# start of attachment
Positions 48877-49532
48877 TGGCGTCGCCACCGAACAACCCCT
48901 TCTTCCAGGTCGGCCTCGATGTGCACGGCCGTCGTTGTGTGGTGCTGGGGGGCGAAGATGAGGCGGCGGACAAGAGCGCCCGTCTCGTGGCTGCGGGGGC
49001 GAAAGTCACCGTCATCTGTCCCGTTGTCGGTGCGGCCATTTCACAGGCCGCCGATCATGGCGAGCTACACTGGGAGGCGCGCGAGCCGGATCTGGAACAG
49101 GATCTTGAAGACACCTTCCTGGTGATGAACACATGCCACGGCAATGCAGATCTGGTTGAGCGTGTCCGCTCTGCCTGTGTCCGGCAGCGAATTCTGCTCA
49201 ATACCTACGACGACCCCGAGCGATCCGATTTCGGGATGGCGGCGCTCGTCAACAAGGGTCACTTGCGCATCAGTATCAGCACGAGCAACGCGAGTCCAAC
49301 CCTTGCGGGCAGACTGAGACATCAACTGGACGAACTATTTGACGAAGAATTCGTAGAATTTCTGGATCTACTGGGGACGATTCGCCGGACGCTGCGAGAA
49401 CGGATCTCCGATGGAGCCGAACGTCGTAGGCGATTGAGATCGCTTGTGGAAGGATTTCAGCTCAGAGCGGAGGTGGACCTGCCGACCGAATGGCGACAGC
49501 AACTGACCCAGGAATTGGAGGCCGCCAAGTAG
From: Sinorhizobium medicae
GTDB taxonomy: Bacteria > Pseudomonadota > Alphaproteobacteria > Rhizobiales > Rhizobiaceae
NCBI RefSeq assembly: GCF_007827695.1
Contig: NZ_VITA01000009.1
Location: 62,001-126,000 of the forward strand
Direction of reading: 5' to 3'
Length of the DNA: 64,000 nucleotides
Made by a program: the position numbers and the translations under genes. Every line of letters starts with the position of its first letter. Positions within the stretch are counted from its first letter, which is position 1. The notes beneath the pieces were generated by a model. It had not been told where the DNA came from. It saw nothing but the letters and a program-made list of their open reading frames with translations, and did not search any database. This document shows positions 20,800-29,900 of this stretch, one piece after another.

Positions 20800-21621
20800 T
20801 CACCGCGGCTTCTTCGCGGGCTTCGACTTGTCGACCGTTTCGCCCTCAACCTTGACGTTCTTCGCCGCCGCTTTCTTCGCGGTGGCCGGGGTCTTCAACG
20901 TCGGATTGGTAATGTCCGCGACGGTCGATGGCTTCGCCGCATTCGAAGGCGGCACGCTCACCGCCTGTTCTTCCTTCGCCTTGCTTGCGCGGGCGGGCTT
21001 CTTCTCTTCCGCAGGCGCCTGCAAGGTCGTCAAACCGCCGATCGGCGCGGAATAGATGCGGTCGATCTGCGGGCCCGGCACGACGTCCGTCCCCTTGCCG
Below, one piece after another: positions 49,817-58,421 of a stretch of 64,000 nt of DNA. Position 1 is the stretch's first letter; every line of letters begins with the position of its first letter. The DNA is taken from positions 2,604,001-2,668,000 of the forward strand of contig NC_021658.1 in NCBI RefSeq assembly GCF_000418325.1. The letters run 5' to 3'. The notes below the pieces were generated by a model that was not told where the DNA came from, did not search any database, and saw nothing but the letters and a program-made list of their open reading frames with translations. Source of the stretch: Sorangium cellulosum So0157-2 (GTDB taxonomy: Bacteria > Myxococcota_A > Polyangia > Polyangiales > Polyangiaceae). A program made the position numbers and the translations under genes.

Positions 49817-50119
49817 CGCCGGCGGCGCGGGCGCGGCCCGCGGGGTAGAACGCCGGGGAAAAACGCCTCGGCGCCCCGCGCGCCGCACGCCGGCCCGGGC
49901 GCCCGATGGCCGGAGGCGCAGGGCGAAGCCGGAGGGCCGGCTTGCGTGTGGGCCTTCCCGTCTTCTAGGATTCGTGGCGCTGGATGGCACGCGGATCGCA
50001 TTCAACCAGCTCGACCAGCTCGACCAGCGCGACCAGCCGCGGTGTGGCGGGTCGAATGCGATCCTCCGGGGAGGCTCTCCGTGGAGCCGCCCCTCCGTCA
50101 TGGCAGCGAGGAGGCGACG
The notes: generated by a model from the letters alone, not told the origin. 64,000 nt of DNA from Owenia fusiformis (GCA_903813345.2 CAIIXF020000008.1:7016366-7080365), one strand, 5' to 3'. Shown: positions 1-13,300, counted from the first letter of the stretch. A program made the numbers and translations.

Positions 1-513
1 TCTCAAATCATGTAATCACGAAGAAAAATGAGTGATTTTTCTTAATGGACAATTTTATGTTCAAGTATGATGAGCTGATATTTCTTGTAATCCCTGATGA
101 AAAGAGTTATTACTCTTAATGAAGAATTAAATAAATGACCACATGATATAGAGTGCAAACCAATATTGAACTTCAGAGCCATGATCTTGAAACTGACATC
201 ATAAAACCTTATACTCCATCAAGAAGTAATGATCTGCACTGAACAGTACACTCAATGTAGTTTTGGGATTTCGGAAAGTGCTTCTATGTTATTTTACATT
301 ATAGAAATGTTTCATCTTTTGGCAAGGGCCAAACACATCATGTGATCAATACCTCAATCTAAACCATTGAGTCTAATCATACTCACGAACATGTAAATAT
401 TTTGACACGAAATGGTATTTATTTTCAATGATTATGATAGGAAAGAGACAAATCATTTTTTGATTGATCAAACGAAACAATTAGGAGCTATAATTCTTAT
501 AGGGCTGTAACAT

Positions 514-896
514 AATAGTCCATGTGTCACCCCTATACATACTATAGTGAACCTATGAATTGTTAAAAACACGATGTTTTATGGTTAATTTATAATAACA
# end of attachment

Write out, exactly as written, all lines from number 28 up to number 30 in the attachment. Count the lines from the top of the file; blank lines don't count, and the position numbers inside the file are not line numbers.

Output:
50101 TGGCAGCGAGGAGGCGACG
The notes: generated by a model from the letters alone, not told the origin. 64,000 nt of DNA from Owenia fusiformis (GCA_903813345.2 CAIIXF020000008.1:7016366-7080365), one strand, 5' to 3'. Shown: positions 1-13,300, counted from the first letter of the stretch. A program made the numbers and translations.

Positions 1-513